I labored at what seemed so natural for Tammy. Her faith was so strong and ran so deep. I listened with feelings of envy and deep personal regret when she’d describe her high school Christian youth groups and their gatherings, recounted times in her life when she needed to rely heavily on her faith. I went to God when the problem seemed bigger than what I could handle. I was taught to rely on myself, to fight my battles on my own, to pull myself up by my own bootstraps and move forward. Self-sufficiency was the prize.
There’s a problem though. That fighting makes you cynical and battle-weary. And self eventually runs out. That fact was something I don’t remember ever being taught, so I was stunned when it happened.
After years of faithfully attending church and singing in the children’s choir, my Sunday church experience ended at the age of nine when our family moved and abruptly abandoned organized worship, without fanfare or explanation. I returned to church on a regular basis in 1984, one year after Chris and I married. In 1993, the year of my daughter’s death, I still waffled mightily between self-reliance and faith.
When we moved to Hawaii in 1967, church no longer seemed important to my parents. The move – which allowed for a change in a “new” life – was probably convenient for my father who held disdain for “organized religion.” He assembled his own faith and was content to live by his “own religion.” My mother stopped teaching Sunday school. We suddenly became Christmas and Easter Christians. Eventually, it was just my mother and I attending holiday services – without my dad. Sunday morning was now reserved for my parents devoting themselves to perusing the thick Sunday newspaper, then packing a picnic lunch for all of us to take to the beach in Waikiki. Suddenly and unexpectedly, my parents abandoned my spiritual training, and I was left roller-skating around the Methodist Church parking lot next to our high-rise apartment building. Often, I’d skate along the sidewalk to the sanctuary to sneak peeks in the windows, aching to go back.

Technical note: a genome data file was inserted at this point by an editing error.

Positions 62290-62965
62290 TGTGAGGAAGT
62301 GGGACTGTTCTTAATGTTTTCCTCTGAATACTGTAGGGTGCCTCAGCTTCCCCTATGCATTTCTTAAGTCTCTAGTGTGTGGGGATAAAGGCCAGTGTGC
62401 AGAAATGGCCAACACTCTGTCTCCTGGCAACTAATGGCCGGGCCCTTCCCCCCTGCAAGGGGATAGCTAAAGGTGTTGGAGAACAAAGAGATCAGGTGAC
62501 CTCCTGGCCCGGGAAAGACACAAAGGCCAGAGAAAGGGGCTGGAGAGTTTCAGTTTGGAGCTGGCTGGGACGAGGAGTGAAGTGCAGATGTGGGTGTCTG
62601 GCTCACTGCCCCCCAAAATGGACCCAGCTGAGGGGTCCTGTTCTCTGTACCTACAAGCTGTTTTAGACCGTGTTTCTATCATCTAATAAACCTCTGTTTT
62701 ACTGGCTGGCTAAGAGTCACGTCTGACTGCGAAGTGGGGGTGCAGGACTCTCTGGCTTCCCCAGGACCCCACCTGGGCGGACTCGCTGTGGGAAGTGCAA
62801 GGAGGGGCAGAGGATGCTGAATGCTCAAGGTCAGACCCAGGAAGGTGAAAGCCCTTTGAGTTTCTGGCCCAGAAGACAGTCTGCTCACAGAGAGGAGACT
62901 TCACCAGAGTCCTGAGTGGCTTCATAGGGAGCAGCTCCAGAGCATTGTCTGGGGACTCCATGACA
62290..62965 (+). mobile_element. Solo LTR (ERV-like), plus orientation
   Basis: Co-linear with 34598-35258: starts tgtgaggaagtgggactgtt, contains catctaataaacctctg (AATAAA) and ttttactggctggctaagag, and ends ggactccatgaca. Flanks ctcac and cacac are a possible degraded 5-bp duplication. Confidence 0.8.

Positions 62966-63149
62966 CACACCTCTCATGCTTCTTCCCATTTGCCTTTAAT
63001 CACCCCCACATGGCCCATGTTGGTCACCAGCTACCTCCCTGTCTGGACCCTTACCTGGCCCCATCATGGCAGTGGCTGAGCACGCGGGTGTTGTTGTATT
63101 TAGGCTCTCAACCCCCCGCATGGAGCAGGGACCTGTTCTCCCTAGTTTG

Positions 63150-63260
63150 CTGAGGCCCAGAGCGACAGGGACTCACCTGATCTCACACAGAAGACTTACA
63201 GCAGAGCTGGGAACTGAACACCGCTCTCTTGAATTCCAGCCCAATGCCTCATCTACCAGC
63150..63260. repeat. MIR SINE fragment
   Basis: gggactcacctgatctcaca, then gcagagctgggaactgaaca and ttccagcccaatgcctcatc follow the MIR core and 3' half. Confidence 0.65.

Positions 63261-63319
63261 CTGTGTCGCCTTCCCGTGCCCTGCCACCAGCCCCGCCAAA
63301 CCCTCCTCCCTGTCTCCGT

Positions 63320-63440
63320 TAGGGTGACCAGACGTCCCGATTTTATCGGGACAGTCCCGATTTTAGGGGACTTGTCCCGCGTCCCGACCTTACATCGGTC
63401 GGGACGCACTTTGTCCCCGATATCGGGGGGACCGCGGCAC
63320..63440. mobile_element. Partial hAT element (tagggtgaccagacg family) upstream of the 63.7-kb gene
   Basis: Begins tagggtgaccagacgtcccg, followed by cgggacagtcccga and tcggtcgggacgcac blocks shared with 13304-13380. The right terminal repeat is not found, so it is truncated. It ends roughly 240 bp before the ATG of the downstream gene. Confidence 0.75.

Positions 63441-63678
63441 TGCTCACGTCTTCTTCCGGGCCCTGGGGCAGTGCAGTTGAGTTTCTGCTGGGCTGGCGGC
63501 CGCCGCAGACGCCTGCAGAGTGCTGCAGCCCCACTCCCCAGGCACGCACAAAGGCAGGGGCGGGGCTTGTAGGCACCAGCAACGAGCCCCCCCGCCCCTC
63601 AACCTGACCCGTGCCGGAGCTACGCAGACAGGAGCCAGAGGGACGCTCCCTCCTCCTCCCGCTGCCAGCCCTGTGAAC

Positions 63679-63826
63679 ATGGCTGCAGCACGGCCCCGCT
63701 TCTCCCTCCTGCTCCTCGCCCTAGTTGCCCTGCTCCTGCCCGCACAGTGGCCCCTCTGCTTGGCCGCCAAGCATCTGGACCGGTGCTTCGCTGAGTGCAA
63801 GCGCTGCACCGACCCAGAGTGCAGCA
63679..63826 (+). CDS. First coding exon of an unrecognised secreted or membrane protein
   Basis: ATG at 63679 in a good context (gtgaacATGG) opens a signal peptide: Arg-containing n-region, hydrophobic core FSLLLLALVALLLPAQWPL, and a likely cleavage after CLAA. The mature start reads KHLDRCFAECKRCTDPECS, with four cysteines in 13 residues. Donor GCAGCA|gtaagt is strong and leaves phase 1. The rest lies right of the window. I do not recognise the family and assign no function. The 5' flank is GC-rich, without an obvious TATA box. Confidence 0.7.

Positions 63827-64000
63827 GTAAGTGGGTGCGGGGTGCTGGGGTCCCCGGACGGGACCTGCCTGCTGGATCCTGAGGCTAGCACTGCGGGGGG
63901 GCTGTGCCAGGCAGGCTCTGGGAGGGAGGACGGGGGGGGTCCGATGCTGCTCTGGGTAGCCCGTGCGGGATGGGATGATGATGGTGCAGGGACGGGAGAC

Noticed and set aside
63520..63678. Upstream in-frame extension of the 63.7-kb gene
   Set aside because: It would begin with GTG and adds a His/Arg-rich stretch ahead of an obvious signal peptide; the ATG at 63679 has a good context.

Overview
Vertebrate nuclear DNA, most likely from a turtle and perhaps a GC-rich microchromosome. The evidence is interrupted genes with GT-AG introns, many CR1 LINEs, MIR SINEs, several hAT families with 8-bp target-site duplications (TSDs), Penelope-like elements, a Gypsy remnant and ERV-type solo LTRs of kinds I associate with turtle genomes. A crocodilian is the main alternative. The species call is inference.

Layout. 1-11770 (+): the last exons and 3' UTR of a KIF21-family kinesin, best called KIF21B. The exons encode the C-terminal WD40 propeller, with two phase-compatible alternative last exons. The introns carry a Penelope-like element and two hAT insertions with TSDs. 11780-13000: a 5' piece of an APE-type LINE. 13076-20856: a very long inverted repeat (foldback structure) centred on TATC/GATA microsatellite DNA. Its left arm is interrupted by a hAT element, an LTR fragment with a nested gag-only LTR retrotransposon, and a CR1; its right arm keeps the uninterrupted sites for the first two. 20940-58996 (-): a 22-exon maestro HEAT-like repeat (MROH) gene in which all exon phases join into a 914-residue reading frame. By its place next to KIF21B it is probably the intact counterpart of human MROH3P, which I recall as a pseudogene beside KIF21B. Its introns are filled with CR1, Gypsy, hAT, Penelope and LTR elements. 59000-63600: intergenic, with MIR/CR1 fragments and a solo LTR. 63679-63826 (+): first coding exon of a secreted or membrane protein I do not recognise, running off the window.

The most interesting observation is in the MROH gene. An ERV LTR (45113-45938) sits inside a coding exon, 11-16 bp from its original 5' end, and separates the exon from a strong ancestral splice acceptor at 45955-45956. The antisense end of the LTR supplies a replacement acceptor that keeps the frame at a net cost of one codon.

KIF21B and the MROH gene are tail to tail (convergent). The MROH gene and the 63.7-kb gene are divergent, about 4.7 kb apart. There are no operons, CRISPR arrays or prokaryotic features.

What changed? What were our new priorities?
Education was one; gymnastics was the other.
My parents made tremendous personal and monetary sacrifices to provide the best private elementary and secondary school education available in Honolulu. Besides working full time, my mother – who became a gymnastics judge while we lived in Las Vegas, Nevada, our prior hometown – continued to devote generous amounts of time to judging and conducting judging clinics in Hawaii. My father assumed the role of coach, sacrificing evenings and Saturdays to take me to the YMCA for hours of practice. Almost every breath we breathed as a family was in single-mingled devotion to the sport. Nearly every decision made was dictated by my training or competition schedule, or the potential risk of an activity to my participation and advancement in the sport.
Thus began the process of removing my eyes from God and placing them on myself. Pursuing self-discipline for the sake of accolades, awards and applause; measuring my self-worth by the number of gold medals and blue ribbons I garnered; learning to perform for attention and acceptance; developing abject fear of failure and rejection if I didn’t measure up; battling jealousy and anger as I competed, and won – or lost. Getting “high” from the dangerous, life threatening moves I performed. Becoming anorexic in an attempt to gain “control” of my life, then “losing” that control through binging. Losing my way and selling out my soul to the world’s pleasures.
It all compounded to lead to my eventual spiritual, emotional and physical downfall.
It all compounded to rob me of a life-giving faith.
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Next week: My road to a juvenile faith and the struggle it caused.
Thanks for joining me!
*name changed to protect privacy